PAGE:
Figure 1: (a) Measured MODIS Band 33 (13.3-µm) radiances from a 5-minute granule on April 17, 2015 at 1435 UTC over the eastern Atlantic Ocean. High clouds are white, low clouds are dark grey, and ocean is dark. (b) Constructed MODIS 13.3-µm radiances, (c) pixel-level (measured – constructed) 13.3-µm radiance differences, and (d) mean distances between the 5 AIRS FOVs and the MODIS pixels. Note that within the AIRS swath (red lines), the mean distances are generally less than 200 km, while outside the AIRS swath, the distances increase as expected.

The next step in the process is to apply the fusion approach to VIIRS and CrIS. Figure 2a shows the MODIS granule recorded on April 17, 2015 at 1435 UTC and the constructed 13.3-µm image based on VIIRS and CrIS at 1440 UTC is shown in Fig. 2b. The MODIS and VIIRS sensor overpasses are within 5 minutes of each other for this scene. The similarity of the detailed radiances between the two scenes is remarkable. Note that the constructed 13.3-µm channel covers the complete swath of the 750 m VIIRS measurements. Because the CrIS swath is narrower than the VIIRS swath, the constructed radiances are expected to be somewhat unreliable in the part of the VIIRS swath that lies outside the CrIS data. In the comparison with MODIS, there tends to be a warm bias in the constructed radiances for the non-cloudy pixels outside of the AIRS swath, i.e., the constructed MODIS radiances are higher than the measurements. However, there are cloudy pixels where the opposite is true, i.e., the constructed MODIS radiances are lower than those measured.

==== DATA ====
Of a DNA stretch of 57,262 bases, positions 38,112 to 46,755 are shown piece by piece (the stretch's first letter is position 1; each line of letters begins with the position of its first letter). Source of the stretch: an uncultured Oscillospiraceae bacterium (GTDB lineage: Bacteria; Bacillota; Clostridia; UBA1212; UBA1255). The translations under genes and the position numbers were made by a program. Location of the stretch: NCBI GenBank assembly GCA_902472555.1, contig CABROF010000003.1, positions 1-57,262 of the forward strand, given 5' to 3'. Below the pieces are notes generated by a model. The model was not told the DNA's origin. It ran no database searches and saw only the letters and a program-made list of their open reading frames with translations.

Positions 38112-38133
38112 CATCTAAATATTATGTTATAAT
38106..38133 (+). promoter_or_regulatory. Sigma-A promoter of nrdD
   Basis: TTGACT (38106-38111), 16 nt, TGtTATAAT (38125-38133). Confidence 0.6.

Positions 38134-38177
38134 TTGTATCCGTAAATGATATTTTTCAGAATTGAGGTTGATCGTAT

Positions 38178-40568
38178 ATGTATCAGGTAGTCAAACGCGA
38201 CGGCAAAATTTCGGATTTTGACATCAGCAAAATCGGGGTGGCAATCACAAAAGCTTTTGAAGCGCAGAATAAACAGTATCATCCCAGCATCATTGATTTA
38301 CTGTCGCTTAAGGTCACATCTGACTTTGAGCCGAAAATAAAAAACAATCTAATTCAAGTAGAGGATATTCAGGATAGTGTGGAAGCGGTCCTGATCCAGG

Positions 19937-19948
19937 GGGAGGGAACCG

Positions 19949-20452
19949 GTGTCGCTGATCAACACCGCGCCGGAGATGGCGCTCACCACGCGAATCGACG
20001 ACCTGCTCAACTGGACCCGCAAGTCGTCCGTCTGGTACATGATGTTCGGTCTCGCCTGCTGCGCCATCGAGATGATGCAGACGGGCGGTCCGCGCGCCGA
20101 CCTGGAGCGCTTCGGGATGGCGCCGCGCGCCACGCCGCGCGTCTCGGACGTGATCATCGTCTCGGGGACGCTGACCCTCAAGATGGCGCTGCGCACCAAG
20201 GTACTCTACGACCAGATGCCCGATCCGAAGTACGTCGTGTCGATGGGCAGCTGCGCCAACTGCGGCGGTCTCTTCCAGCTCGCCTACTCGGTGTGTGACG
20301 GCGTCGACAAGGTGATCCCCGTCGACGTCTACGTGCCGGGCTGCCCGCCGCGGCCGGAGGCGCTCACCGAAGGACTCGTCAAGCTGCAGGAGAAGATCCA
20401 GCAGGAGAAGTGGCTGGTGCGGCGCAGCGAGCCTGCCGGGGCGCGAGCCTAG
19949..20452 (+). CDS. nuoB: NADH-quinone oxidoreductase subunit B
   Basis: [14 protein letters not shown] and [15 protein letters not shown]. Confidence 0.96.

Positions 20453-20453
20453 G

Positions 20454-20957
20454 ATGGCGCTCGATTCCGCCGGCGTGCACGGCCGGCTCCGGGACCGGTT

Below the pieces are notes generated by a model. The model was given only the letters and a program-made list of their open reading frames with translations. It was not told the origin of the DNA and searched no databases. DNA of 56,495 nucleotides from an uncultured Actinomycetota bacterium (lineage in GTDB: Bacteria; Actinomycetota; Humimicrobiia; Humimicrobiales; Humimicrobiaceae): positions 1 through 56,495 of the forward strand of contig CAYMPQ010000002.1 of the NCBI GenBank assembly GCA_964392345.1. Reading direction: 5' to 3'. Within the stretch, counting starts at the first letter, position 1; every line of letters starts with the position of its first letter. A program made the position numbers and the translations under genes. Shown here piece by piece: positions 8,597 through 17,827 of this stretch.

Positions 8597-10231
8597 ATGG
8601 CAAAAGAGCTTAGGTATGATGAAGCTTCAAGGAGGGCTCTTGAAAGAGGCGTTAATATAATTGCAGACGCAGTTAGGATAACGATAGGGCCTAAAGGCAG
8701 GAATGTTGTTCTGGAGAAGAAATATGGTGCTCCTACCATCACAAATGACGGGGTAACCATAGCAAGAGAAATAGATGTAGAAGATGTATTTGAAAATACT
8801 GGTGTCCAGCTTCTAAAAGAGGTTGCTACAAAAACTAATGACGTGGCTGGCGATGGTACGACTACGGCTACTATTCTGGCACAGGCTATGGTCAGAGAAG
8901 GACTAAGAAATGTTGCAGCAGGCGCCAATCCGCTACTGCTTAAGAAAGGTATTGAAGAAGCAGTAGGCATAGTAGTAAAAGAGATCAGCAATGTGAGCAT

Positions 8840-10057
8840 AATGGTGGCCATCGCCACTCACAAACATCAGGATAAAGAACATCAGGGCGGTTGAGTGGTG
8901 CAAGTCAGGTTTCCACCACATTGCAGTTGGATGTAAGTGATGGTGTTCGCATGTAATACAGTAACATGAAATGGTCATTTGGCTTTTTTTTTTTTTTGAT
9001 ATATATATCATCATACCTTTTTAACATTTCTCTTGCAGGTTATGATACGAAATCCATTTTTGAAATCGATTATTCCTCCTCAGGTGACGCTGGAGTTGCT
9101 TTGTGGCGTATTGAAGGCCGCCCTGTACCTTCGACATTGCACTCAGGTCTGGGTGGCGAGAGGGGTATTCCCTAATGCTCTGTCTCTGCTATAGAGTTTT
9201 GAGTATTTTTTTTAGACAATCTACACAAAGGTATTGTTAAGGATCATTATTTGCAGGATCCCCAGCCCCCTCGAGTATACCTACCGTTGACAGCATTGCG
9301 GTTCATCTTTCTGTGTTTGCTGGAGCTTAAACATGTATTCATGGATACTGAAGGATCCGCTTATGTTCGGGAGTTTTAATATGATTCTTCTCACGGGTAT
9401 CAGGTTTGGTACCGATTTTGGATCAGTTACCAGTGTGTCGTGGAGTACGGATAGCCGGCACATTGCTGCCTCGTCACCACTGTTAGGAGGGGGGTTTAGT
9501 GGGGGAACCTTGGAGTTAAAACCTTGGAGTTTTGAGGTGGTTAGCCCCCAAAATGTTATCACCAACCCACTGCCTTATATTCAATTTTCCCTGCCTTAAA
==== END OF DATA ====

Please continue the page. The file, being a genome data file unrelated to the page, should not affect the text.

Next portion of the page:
Figure 2: a. Measured MODIS Band 33 (13.3-µm) radiances from a 5-minute granule on April 17, 2015 at 1435 UTC over the eastern Atlantic Ocean. High clouds are white, low clouds are dark grey, and ocean is dark. (b) A scene constructed from VIIRS+CrIS data from an overpass about 5 minutes later than the Aqua overpass.

Global examples: